UNIVERSITY PARK, Pa. — If the time-worn adage that job seekers should limit their resume to a single page remains true, then Penn State students Taylor Young and Carly Siegle are out of luck.
Those two prospective educators in just four semesters have participated in enough educational activities to start to fill a university bulletin. That includes the rigorous academic requirements of being Schreyer Honors College students; majors in math education and English education in the College of Education; and learning assistants, tutors and researchers.
One has completed the Urban Education Seminar, the other will participate in the Teaching ESL with an Ecuador Immersion Experience. One works in the Krause Innovation Center, both serve on the Education Student Council, and both eventually will complete student-teaching duties, one with hopes of being accepted in the College’s Professional Development School program.
And this dynamic academic duo easily can discuss with each other any problems that arise because Young and Siegle, who are from the Philadelphia suburbs of Lansdale and Doylestown, respectively, also are roommates. They discovered they’d be a good fit when they were learning assistants together in an educational psychology class.
“We were getting super close last year as freshmen and at one point we just said we should be roommates,” Siegle said.
Each can appreciate the other’s schedule, because they sort of mirror each other.
“I think when you can look back and you realized what you accomplished in one day … I mean Carly and I both have very busy days,” Young said. “You just sit down at the end of the day and it’s like, wow, this is what I did today. I think it’s very rewarding when you know that it’s going to pay off, and it pays off in the moment, too.”
Though it can be taxing, the daily grind overall is enjoyable, according to Siegle.
“We do it because it’s a learning experience and we do it because we know it’s going to professionally develop us or help us in some way or another,” she said. “And we do it because we like to do it. So, we know internally that this is what we want and we’re doing the right thing.’’
The entire Penn State experience feels right, too, Young said.
“And we both really want to be here,” she said. “We came to college because we want to study and learn and we’re intrinsically motivated to do all these things.”
Though just sophomores, they eventually each will be required to write a thesis through the Schreyer affiliation. Siegle’s research work is with Teaching, Learning and Technology (TLT). She helps with a literature review about active learning, and explores her interest in learning spaces, specifically those on campus and how they are being utilized by professors.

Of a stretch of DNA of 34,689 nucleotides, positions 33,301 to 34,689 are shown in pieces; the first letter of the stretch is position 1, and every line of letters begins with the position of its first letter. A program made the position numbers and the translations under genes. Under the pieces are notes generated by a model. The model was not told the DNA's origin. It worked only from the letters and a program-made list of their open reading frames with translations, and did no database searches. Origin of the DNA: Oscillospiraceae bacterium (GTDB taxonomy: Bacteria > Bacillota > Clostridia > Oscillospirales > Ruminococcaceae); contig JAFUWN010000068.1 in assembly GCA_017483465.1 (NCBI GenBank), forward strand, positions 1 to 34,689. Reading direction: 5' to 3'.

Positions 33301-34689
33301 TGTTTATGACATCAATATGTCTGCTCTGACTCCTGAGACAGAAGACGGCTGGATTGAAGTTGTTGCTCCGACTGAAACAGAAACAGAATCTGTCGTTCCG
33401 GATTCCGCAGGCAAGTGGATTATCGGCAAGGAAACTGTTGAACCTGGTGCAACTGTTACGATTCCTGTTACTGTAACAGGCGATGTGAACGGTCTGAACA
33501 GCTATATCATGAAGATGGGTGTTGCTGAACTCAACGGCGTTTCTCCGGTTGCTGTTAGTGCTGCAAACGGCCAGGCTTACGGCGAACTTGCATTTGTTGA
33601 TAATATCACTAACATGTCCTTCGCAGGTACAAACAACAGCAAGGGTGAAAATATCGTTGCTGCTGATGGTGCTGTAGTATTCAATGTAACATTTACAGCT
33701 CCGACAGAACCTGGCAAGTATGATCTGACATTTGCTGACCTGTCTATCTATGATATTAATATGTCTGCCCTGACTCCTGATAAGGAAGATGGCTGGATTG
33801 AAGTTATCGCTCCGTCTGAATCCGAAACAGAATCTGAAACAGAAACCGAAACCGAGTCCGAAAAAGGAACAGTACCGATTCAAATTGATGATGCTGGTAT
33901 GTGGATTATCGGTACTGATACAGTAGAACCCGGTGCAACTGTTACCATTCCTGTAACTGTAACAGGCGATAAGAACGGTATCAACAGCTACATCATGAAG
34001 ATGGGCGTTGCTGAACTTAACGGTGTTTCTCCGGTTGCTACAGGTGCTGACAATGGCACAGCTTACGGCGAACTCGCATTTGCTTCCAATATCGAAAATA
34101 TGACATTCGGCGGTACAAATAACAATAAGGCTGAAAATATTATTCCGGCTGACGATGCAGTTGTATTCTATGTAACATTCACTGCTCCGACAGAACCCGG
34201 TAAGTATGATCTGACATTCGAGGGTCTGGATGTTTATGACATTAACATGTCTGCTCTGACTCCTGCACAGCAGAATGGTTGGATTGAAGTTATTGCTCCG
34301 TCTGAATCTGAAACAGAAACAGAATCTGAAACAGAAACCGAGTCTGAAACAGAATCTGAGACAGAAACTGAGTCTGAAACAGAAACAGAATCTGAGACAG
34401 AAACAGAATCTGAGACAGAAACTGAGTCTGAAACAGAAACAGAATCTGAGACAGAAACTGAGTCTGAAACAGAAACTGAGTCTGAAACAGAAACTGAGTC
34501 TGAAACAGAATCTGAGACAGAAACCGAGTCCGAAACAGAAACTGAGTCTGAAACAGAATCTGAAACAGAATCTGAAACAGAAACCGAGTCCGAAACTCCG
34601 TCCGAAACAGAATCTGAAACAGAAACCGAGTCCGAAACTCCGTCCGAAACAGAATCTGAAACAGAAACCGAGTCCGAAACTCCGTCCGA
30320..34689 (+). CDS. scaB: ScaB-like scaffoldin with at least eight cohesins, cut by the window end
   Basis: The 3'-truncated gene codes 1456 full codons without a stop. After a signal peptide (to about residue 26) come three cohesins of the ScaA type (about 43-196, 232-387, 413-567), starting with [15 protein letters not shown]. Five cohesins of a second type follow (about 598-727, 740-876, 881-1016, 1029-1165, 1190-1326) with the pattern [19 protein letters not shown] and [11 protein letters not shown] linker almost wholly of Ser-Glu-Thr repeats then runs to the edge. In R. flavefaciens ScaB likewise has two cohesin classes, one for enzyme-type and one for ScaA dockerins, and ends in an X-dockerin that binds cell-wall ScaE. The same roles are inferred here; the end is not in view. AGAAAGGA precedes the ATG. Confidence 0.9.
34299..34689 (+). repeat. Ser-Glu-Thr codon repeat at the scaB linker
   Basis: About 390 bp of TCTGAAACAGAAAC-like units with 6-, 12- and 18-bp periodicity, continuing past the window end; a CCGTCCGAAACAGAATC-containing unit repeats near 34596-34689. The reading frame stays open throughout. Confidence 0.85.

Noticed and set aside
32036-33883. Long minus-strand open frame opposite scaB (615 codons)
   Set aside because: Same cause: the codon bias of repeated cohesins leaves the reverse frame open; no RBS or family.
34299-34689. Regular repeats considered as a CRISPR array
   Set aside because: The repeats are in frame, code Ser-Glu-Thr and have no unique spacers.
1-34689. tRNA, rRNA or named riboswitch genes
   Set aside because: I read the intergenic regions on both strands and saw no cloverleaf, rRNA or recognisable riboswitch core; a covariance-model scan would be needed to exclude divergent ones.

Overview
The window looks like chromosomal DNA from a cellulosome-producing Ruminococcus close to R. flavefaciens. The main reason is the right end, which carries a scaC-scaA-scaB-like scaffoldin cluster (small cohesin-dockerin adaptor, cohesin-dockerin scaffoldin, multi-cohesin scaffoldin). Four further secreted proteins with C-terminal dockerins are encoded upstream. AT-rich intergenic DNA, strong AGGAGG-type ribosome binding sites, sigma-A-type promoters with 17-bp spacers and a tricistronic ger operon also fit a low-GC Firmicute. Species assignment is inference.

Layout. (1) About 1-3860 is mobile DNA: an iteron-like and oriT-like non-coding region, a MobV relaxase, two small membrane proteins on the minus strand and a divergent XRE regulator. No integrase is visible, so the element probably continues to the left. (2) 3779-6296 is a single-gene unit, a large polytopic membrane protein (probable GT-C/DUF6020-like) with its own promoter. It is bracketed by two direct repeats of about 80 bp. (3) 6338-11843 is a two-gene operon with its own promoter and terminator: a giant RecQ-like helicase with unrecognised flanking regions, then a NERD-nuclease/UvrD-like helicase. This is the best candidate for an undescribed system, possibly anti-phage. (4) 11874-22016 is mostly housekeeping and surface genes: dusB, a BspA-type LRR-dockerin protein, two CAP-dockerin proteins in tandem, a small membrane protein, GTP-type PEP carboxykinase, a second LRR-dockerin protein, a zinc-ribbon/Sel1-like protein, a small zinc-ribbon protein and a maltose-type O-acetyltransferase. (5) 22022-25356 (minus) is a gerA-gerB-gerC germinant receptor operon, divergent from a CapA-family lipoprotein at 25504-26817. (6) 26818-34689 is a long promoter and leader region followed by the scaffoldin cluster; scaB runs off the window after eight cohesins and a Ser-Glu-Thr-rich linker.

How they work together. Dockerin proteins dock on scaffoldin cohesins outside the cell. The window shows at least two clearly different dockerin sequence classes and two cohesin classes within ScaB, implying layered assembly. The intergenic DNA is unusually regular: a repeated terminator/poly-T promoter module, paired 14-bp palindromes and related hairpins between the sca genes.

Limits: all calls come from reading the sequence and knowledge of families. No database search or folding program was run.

“A lot of my interest is in classroom spaces and how we can effectively use the space itself including the resources in the space to help enhance learning,” Siegle said. “A lot of times people see a projector and computers and laptops as technology; however, there are many other forms of technology in the classroom such as the furniture and the space. It is interesting to explore how a professor can adapt a space to help promote collaborative learning and productive engagement.”
Crystal Ramsay, a research project manager with TLT, said Siegle reached out to her during her first semester at Penn State, wanting to know more about the work of the research and faculty engagement team at TLT.
“She spent time with the team, got to know the individual researchers and our work, and voluntarily participated in TLT events,” Ramsay said. “Beginning in fall 2018, we hired her as our first undergraduate researcher. Carly has an insatiable desire to learn and she avails herself of every opportunity that comes her way.”
Ramsay said Siegle accepted TLT’s invitation to represent Penn State at this spring’s ShapingEDU event at the University of Arizona where the future of learning in the digital age was discussed.
“As a former K-12 educator in Pennsylvania public schools, I couldn’t be more excited at the prospect of someone with Carly’s character, commitment and caliber entering the profession,” Ramsay said. “Carly understands that what she’s learning in her pre-service teacher training has implications for TLT’s higher education clientele.
“Conversely, she knows that what our research team discovers about teaching and learning in higher education will have implications for her future work with secondary students. It’s this mature sensibility, and a genuine desire to bring her best to all she does, that makes me so excited for Carly’s future students.”
Young is working with Rayne Sperling, associate dean of undergraduate and graduate studies in the College of Education, on a project called Missions with Monty, a game-based approach to comprehension monitoring with informational science text.
“I’m really interested in meta-cognition and seeing how you can improve students’ awareness and their knowledge of what they do know and what they don’t know and how you can use different skills to improve their learning,” Young said.